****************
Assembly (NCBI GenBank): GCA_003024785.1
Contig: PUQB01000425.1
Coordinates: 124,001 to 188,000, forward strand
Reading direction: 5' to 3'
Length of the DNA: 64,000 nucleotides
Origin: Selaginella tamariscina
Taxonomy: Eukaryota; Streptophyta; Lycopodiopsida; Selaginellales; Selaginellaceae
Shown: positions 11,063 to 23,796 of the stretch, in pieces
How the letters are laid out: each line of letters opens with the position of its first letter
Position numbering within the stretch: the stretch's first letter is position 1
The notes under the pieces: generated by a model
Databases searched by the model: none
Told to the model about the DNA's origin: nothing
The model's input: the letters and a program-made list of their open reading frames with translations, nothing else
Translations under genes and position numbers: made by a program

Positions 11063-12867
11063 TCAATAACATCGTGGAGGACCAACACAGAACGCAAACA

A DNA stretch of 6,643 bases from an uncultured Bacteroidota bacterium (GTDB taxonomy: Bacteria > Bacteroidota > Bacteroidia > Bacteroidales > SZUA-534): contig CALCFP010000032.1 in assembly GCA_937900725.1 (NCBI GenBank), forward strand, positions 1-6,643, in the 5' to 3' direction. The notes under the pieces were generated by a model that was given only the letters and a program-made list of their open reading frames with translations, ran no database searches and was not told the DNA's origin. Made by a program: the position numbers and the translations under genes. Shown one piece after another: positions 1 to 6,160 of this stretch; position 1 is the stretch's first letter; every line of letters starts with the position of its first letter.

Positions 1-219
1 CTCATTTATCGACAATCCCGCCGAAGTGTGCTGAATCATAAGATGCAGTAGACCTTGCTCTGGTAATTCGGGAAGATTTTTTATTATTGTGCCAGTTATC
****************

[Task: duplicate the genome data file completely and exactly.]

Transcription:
Assembly (NCBI GenBank): GCA_003024785.1
Contig: PUQB01000425.1
Coordinates: 124,001 to 188,000, forward strand
Reading direction: 5' to 3'
Length of the DNA: 64,000 nucleotides
Origin: Selaginella tamariscina
Taxonomy: Eukaryota; Streptophyta; Lycopodiopsida; Selaginellales; Selaginellaceae
Shown: positions 11,063 to 23,796 of the stretch, in pieces
How the letters are laid out: each line of letters opens with the position of its first letter
Position numbering within the stretch: the stretch's first letter is position 1
The notes under the pieces: generated by a model
Databases searched by the model: none
Told to the model about the DNA's origin: nothing
The model's input: the letters and a program-made list of their open reading frames with translations, nothing else
Translations under genes and position numbers: made by a program

Positions 11063-12867
11063 TCAATAACATCGTGGAGGACCAACACAGAACGCAAACA

A DNA stretch of 6,643 bases from an uncultured Bacteroidota bacterium (GTDB taxonomy: Bacteria > Bacteroidota > Bacteroidia > Bacteroidales > SZUA-534): contig CALCFP010000032.1 in assembly GCA_937900725.1 (NCBI GenBank), forward strand, positions 1-6,643, in the 5' to 3' direction. The notes under the pieces were generated by a model that was given only the letters and a program-made list of their open reading frames with translations, ran no database searches and was not told the DNA's origin. Made by a program: the position numbers and the translations under genes. Shown one piece after another: positions 1 to 6,160 of this stretch; position 1 is the stretch's first letter; every line of letters starts with the position of its first letter.

Positions 1-219
1 CTCATTTATCGACAATCCCGCCGAAGTGTGCTGAATCATAAGATGCAGTAGACCTTGCTCTGGTAATTCGGGAAGATTTTTTATTATTGTGCCAGTTATC